The die has been cast. As if to follow, one last time, Ariel Sharon's lead into the unknown, mainstream Israel abandoned its original political brainchild on Tuesday and crowned its latest as leader of the Jewish state.
Back when Sharon established it, Kadima seemed like the party of the retreat that was. Since then it has become the party of the retreats that will come, and this is what the public backed. Whether the choice can be described as a gamble is debatable. If anything, Kadima's voters are the same ones who previously voted for the masterminds of the Lebanon War, the settlement drive and the Oslo Accords. For them, voting Kadima was not a gamble, but the long-overdue admission into a rehab. And yet this election emerged last night as a gamblers' celebration.
One gambler was Olmert himself, whose unveiling of an ambitious West Bank pullback plan shortly before the election, even after Hamas's rise to power, evidently deterred some voters, and apparently contributed to his loss of up to 25 percent of his original following.
Yet Olmert's arguably failed gamble pales in comparison with his arch rival Binyamin Netanyahu's. The former prime minister's resignation from Sharon's cabinet last spring was too little for right-wingers, and too much for the centrists whose appreciation he had so painstakingly won as finance minister. Now it seems Netanyahu's accomplishments at the Treasury will far outlast his own political career, which may well have arrived at its improbable, premature and tragic end.
Another massively failed gamble has been Labor's.
The party's socialist bravado apparently attracted hardly one voter who had not already voted in '03 for Amram Mitzna. Evidently, the effort to focus on economics while avoiding some admission of responsibility for the Oslo Accords' failed aftermath, has left the mainstream electorate alienated.
At the same time, the Gil Pensioners' Party's sensational feat constitutes a stinging vote of no confidence in Labor by what should have been its most natural constituency under any circumstances, but even more so in an election that was dominated by social issues and came on the heels of reforms that victimized the elderly.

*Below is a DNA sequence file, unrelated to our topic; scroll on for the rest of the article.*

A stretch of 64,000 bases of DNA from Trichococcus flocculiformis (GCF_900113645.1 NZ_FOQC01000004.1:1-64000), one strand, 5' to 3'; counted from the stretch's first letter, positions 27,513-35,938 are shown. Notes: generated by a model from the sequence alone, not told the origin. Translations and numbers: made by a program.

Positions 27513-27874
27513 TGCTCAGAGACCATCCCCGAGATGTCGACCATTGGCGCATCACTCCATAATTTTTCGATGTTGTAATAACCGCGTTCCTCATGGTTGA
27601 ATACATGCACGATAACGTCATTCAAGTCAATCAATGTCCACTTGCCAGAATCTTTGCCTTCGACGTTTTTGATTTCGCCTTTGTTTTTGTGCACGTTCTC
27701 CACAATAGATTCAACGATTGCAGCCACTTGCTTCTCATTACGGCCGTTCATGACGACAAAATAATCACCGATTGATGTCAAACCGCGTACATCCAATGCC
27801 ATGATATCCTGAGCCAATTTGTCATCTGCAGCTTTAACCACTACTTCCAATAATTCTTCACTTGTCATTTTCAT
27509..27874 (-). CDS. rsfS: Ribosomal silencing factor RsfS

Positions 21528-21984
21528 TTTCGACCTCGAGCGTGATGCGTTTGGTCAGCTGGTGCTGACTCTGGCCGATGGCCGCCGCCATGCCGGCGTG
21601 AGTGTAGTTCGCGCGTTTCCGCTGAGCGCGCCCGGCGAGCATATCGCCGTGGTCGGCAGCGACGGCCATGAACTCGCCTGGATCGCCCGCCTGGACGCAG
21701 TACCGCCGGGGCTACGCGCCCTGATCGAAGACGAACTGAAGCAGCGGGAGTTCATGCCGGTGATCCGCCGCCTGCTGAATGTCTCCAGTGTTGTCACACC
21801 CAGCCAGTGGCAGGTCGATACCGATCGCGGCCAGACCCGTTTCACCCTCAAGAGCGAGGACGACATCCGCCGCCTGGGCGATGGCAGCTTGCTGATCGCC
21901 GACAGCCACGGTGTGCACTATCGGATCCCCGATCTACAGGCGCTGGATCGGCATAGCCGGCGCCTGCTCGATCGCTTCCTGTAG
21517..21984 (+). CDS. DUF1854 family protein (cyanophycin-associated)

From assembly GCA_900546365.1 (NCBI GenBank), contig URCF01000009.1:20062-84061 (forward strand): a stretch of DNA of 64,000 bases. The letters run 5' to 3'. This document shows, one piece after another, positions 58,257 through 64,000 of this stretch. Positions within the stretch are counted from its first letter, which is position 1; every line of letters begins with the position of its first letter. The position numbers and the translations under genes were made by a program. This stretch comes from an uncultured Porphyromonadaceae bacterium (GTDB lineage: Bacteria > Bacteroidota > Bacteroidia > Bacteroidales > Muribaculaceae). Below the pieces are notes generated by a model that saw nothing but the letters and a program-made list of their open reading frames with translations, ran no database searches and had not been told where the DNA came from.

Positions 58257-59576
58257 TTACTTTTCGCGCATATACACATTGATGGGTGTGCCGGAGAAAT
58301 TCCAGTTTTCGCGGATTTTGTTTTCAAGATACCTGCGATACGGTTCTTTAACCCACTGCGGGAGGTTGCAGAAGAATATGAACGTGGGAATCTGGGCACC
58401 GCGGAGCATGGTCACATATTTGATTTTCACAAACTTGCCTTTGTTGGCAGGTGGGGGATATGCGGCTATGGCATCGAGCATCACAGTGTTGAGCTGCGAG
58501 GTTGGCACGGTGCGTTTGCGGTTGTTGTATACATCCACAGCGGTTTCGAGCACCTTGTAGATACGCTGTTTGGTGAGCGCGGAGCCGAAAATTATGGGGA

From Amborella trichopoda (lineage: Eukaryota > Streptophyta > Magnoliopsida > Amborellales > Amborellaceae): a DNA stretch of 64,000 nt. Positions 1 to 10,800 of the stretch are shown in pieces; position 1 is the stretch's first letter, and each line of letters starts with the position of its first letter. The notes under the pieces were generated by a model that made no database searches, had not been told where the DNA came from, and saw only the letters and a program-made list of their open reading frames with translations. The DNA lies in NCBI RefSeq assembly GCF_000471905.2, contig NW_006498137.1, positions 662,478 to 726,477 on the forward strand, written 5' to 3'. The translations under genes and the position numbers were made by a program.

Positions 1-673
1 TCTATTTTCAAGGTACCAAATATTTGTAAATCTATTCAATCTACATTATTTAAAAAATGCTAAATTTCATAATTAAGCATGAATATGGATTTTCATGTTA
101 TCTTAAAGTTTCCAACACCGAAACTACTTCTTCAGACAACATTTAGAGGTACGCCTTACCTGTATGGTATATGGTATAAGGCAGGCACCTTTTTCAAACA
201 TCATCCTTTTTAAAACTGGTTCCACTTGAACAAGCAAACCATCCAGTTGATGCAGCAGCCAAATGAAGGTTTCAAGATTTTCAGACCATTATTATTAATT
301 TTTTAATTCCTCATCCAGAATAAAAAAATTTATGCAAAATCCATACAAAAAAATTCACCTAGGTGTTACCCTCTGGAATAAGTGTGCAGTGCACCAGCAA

A third failed gamble was made by the National Religious Party, whose alignment with the National Union did not return the kinds of dividends for which it had hoped, and at only further stigmatized it as a one-dimensional movement whose obsession with Greater Israel has made it lose touch with the Israeli mainstream.
Surely, where there is gambling there are not just losers, but also winners, and the biggest among those is Avigdor Lieberman. Just what his accomplishment represents, and what he will do with it, remains unclear. Socially, it may have been a wake-up call for those of us who thought that the so-called Russian electorate had been so efficiently absorbed that it would no longer follow an ethnic leader. Yet the more significant statement Lieberman's voters appear to have made is ideological.
Economically, they voted for a man whose backing of Netanyahu's Thatcherism has been as enthusiastic as Tommy Lapid's. And in terms of the conflict, theirs has been a vote for territorial exchange, an idea that might draw analogies between Lieberman and France's Le Pen, but still abandons the ideological Right's historic refusal to compromise any parts of the Promised Land, under any terms. As such, Lieberman's voters appear to represent the original, schizophrenic Likud's conservative half, the part that parted with the populists who ended up in Shas. In the longer term, that means Lieberman may be able to establish what Israeli politics never had: a conservative party.
Getting back to the present, the Israeli voter has dealt the Greater Israel idea the same death blow it dealt in '03 to the land-for-peace idea. At the same time, even while handing Netanyahu a devastating personal setback, the public avoided empowering his economic arch rivals. The result is a political scene that will be dominated by Kadima in general and Ehud Olmert in particular, and by the new ruling party's quest to reconcile military resolve with diplomatic flexibility, and free enterprise with social compassion.
Just as Sharon had planned.